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Investment Insight Series – Corporate Characteristics Context

Investment Insight Series

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With the start of a new year (let’s hope it’s an improvement on the last) we’re resuming our Investment Insight series and taking a look at the corporate characteristics Sarasin & Partners use to classify companies under consideration for investment.

The characteristics have their own quality, growth and valuation dimensions and help Sarasin identify the most important risk and return factors to consider in each investment decision. As the economy and stock market move through their regular cycles, certain categories/characteristics are likely to be more fruitful sources of ideas than others. Using this categorisation approach can therefore help Sarasin to ensure they are looking for opportunities in the right places at the right time.

We’ll run through an overview of the different corporate characteristics and then in the coming weeks we’ll explore each one in more detail, using a specific business from the Sarasin portfolio as an example.

Defensive Franchises 

  • These businesses are typically market leaders in their industries, with demonstrable barriers to entry.
  • They consistently earn high returns on invested capital with limited variability across the economic cycle.
  • Free cash flow generation is usually high and predictable.
  • The companies generally have pricing power and a sustainable competitive advantage.

The compounding effect of these factors can be very powerful.

Givaudin is an example of a defensive franchise.

Disruptive Growth

  • These are companies with the ability to attack large entrenched profit pools with a superior product or service.

These businesses may not generate high returns on capital when investing to drive growth, but can be enormous creators of shareholder value.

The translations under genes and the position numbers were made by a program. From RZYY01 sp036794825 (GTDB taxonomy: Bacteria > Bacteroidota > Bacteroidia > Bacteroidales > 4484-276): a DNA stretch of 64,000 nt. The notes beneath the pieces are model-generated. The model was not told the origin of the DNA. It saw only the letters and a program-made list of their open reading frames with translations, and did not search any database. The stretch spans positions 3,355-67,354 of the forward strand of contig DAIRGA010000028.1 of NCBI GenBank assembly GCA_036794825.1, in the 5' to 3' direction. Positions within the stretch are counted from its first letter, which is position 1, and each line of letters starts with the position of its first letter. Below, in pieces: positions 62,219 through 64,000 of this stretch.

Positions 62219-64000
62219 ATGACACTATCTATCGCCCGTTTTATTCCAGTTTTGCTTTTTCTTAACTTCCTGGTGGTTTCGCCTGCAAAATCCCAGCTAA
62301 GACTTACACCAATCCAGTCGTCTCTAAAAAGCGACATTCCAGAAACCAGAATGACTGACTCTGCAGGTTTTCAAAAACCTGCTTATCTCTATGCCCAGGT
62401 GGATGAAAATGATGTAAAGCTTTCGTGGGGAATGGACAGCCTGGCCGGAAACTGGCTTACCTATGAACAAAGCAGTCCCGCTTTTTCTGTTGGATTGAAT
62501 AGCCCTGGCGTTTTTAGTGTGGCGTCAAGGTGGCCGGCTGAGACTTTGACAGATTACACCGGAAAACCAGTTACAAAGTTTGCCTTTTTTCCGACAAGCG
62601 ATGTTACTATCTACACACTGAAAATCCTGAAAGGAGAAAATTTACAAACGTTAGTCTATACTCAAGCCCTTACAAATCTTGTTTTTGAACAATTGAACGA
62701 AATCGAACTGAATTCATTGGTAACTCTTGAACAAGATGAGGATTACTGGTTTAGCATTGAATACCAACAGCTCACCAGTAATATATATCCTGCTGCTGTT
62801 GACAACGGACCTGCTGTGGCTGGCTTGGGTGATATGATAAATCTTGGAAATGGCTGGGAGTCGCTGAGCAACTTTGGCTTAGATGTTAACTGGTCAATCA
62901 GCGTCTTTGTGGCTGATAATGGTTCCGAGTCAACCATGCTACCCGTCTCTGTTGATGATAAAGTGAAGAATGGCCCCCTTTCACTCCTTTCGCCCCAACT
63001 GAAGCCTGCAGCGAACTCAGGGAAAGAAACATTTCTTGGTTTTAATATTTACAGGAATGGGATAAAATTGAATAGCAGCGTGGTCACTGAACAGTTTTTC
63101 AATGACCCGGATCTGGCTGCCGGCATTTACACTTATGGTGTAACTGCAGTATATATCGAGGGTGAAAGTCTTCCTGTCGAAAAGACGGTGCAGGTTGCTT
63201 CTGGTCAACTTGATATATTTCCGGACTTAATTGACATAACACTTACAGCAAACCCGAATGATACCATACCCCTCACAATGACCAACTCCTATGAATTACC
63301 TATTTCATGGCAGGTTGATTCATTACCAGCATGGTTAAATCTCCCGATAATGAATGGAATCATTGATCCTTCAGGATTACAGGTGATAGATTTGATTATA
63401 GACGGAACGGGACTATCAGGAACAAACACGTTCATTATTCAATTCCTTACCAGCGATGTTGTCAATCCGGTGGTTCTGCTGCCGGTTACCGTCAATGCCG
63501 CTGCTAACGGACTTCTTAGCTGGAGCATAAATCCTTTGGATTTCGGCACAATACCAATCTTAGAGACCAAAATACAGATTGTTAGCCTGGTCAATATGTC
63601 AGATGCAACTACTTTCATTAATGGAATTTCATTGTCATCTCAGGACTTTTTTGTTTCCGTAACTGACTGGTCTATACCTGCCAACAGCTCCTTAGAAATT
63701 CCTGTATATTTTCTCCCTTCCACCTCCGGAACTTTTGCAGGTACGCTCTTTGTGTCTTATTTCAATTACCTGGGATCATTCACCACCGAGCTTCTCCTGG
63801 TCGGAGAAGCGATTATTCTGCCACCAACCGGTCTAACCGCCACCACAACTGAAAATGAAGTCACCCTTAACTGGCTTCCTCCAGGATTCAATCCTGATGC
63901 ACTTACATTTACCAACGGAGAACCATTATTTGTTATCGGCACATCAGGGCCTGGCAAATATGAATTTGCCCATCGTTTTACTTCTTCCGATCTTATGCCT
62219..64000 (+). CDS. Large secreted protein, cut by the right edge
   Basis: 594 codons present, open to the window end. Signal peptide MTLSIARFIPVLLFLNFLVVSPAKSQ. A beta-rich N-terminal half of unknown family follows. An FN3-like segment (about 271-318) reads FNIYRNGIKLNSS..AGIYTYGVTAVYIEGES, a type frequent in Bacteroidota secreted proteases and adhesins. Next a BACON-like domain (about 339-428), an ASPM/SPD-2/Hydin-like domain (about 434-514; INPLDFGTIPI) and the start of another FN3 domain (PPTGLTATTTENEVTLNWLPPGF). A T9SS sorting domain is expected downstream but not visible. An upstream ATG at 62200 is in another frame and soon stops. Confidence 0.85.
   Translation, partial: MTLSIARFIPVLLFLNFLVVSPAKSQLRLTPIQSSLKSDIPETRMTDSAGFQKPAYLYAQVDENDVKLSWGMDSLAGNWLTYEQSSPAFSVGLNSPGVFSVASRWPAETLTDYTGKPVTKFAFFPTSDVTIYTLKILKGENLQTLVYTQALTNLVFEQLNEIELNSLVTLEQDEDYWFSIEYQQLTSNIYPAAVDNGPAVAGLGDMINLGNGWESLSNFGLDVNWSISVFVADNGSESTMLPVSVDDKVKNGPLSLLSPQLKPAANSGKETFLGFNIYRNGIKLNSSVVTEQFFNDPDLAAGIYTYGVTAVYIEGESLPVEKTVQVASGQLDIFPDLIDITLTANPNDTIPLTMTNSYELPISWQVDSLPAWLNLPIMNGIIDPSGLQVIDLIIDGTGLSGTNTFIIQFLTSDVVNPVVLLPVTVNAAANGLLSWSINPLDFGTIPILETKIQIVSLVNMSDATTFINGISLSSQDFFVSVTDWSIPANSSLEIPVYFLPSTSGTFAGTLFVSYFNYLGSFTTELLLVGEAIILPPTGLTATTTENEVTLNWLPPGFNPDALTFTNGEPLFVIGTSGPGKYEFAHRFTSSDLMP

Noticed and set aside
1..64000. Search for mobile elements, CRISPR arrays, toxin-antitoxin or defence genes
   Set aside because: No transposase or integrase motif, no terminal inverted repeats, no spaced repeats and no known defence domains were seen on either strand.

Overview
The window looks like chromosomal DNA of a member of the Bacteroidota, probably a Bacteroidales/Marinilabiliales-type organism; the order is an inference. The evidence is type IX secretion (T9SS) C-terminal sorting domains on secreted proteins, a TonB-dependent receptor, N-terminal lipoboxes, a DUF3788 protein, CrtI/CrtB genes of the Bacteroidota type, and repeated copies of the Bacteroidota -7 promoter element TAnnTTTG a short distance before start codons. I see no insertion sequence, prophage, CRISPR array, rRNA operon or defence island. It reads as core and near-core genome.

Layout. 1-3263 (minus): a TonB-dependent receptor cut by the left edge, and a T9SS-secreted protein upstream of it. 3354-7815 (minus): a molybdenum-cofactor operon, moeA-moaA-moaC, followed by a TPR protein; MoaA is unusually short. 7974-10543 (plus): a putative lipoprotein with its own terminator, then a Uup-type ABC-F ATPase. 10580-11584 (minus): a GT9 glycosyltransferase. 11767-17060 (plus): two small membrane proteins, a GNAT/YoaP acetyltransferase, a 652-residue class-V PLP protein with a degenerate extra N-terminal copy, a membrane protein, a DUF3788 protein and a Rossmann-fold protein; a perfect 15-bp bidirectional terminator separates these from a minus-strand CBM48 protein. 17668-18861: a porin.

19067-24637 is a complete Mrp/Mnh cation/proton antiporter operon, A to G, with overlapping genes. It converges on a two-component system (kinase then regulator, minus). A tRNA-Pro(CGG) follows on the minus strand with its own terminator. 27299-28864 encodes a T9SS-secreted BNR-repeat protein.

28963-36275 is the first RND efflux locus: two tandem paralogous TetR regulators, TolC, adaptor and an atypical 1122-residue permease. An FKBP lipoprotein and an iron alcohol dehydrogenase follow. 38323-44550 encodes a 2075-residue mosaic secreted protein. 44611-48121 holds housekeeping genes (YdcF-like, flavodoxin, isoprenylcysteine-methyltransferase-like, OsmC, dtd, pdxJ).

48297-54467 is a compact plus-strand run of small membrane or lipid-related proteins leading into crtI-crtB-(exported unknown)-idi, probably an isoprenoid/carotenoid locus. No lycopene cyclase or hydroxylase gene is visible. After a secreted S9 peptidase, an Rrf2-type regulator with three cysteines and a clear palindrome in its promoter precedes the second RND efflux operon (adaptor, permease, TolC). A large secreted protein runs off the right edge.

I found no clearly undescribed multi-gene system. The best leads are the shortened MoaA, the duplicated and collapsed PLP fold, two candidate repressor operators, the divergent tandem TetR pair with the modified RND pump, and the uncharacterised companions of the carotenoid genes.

ASML Holdings NV is an example of a disruptive growth business.

Cyclical Franchises

  • These businesses are also generally market leaders with high barriers to entry, like the defensive franchises.
  • They create value over a full economic cycle, but a degree of cyclicality means they may not achieve this every year.

End market demand is variable and usually highly dependent on levels of economic activity.

Schneider Electric SE is an example of a cyclical franchise.

Cash Harvest

  • These are usually mature businesses with limited internal need for the excess cash that they generate.
  • As a result, they are likely to return this excess cash to shareholders via dividends or share buybacks.

The market can underestimate the duration over which these companies are able to maintain superior and growing cash returns to shareholders.

Equinix Inc is an example of a cash harvest business.

Special Situations

This covers a broad category of investments with specific and unusual investment case drivers, such as:

  • corporate restructuring
  • spin off businesses
  • companies which own real estate and other financial assets
  • family-controlled businesses

These are all examples of where a conservative approach can be a source of superior returns.

The next post in this series will look at defensive franchises in more detail, with a specific focus on Givaudin, a leading manufacturer of flavours and fragrances for a variety of consumer-oriented end markets.